This can take some planning; the more complex your infrastructure, the more detailed your DDoS response plan will be. Regardless of your company’s size, however, your plan should include the following:

  • A systems checklist
  • A trained response team
  • Well-defined notification and escalation procedures.
  • A list of internal and external contacts that should be informed about the attack
  • A communication plan for all other stakeholders, like customers, or vendors

3. Make your network resilient

Your infrastructure should be as resilient as possible against DDoS attacks. That means more than firewalls because some DDoS attacks target firewalls. Instead consider making sure you’re not keeping all your eggs in the same basket — put data centers on different networks, make sure that not all your data centers are in the same physical location, put servers in different data centers, and be sure that there aren’t places where traffic bottlenecks in your network.

4. Practice good cyber hygiene

It goes without saying that your users should be engaging in best security practices, including changing passwords, secure authentication practices, knowing to avoid phishing attacks, and so on. The less user error your organization demonstrates, the safer you’ll be, even if there’s an attack.

5. Scale up your bandwidth

If DDoS is creating a traffic jam in your network, one way to make that traffic jam less severe is to widen the highway. By adding more bandwidth, your organization will be able to absorb more to absorb a larger volume of traffic. This solution won’t stop all DDoS attacks, however. The size of volumetric DDoS attacks is increasing; in 2018, for example, a DDoS attack topped 1 Tbps in size for the first time. That was a record… until a few days later, when a 1.7 Tbps attack occurred.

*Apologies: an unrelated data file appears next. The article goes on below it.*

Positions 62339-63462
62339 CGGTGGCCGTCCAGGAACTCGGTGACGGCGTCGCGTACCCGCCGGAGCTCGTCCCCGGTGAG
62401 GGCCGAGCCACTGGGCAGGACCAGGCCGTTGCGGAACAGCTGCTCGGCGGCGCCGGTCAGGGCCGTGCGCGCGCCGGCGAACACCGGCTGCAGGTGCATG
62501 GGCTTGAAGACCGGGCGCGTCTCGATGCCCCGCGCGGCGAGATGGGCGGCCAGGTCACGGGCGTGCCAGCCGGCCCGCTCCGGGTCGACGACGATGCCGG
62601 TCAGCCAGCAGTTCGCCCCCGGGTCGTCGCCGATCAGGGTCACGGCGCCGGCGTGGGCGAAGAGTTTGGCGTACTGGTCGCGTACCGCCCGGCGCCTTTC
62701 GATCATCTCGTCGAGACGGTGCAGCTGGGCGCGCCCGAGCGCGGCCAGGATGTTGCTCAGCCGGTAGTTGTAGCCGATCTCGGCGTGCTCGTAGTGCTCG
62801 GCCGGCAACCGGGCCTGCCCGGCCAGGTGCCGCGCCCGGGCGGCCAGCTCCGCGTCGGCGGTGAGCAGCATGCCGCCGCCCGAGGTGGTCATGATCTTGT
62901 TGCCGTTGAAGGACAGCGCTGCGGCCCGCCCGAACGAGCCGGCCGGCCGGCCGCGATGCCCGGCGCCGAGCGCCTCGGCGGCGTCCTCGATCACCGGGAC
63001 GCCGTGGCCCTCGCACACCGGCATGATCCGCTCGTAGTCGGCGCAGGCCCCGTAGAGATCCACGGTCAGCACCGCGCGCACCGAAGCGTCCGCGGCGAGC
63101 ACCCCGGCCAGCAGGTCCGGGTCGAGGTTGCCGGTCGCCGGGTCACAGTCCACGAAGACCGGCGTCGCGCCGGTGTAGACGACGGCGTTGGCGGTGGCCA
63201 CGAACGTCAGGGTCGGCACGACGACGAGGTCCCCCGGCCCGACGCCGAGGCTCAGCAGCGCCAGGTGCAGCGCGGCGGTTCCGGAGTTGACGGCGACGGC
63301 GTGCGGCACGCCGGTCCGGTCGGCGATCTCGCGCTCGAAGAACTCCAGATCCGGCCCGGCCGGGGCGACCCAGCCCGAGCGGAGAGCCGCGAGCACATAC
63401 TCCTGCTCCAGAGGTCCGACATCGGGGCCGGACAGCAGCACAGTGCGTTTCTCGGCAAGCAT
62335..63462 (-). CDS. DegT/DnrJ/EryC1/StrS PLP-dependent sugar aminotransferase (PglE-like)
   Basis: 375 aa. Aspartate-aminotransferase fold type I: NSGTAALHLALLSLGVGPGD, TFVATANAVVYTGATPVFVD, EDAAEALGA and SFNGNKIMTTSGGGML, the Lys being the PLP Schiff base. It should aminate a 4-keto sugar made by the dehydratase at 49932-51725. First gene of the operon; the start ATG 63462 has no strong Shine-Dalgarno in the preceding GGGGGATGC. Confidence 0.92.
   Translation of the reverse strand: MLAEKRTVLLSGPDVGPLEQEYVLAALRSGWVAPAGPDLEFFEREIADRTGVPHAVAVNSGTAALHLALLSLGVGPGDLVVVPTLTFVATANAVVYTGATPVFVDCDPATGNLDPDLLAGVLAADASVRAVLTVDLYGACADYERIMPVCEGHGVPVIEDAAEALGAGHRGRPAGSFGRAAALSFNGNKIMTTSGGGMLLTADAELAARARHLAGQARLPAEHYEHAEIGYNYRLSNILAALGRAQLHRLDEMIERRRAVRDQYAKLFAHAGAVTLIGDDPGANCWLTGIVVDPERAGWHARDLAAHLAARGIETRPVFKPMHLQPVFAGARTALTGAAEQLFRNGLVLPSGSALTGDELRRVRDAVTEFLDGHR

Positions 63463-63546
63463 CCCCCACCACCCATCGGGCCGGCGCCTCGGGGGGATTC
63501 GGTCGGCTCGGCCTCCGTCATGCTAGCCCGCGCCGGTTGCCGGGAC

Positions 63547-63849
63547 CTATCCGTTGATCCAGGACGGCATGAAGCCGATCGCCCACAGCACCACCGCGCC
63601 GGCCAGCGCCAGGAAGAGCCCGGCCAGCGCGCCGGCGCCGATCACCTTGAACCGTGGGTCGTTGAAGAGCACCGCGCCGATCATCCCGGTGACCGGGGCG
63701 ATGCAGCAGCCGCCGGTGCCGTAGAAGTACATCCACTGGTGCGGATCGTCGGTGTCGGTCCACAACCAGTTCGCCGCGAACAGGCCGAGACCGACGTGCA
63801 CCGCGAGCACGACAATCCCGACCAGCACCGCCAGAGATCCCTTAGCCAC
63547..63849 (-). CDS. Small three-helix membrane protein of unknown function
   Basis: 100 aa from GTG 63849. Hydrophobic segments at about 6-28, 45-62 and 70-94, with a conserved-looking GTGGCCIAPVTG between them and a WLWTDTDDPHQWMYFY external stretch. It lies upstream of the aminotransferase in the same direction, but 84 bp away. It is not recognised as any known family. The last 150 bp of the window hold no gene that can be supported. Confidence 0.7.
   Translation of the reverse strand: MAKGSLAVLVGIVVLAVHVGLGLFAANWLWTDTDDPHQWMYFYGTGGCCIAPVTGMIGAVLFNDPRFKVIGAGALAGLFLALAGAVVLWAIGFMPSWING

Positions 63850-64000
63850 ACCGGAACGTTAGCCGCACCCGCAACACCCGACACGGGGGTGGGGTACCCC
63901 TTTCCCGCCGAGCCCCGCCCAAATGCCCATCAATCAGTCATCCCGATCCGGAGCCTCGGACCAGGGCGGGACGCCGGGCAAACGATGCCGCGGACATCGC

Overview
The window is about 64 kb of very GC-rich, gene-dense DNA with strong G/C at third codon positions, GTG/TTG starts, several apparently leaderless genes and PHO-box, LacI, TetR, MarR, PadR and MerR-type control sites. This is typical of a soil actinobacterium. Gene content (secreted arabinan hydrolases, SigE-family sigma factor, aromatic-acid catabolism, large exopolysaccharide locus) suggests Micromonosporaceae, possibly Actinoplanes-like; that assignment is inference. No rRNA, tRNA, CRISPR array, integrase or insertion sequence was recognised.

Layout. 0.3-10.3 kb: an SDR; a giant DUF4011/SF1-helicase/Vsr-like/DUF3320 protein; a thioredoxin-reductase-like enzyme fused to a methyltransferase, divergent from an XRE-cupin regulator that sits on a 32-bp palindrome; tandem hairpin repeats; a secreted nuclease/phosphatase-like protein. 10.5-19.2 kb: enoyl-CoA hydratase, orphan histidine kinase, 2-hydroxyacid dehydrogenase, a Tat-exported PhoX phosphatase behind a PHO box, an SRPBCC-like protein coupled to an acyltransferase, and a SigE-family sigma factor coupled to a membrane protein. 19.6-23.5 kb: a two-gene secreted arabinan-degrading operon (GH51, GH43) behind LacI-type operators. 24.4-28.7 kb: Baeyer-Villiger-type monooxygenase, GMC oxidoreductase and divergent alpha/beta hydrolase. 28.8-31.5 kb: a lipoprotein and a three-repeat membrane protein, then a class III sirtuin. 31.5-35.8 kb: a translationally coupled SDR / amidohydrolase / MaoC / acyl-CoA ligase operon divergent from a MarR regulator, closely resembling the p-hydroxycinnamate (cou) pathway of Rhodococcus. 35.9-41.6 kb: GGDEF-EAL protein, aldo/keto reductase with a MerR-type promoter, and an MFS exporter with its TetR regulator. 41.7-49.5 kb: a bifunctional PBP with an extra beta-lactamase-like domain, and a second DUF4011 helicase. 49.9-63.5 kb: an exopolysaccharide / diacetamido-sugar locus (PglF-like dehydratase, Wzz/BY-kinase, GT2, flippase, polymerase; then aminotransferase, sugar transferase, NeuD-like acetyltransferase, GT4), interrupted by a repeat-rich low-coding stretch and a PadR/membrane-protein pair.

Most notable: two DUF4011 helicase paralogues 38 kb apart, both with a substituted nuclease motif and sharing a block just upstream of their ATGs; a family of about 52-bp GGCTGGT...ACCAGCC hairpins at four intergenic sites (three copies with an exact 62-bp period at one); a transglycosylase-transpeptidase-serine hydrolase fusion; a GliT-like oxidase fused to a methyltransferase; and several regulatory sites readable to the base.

6. Take advantage of anti-DDoS hardware and software

DDoS attacks have been around for a while and some kinds of attacks are very common. There are plenty of products that are prepared to repel or mitigate certain protocol and application attacks, for example. Take advantage of those tools.

7. Move to the cloud

While this won’t eliminate DDoS attacks, moving to the cloud can mitigate attacks. The cloud has more bandwidth than on-premise resources, for example, and the nature of the cloud means many servers are not located in the same place.

8. Know the symptoms of an attack

Your network slows down inexplicably. The website shuts down. All of a sudden, you’re getting a lot of spam. These can all be signs of a DDoS attack. If so, the organization should investigate.

9. Outsource your DDoS protection

Some companies offer DDoS-as-a-Service. Some of these companies specialize in scaling resources to respond to an attack, others bolster defenses, and still, others mitigate the damage of an ongoing attack.

10. Monitor for unusual activity

Once you know your typical activity and the signs of an attack, monitor your network for odd traffic. By monitoring traffic in real-time, your organization will be able to spot a DDoS attack when it starts and mitigate it.

How can SecurityScorecard help?

Bad actors will always go after the most vulnerable part of an organization, system, or network. To help monitor your internet traffic, consider a solution that monitors your networks continuously, giving you an outside-in view of your company’s security. Our easy-to-read security ratings, based on an A-F scale, enable you to provide your leadership with the necessary documentation to prove governance over your vendor risk management program.

Return to Blog
Join us in making the world a safer place.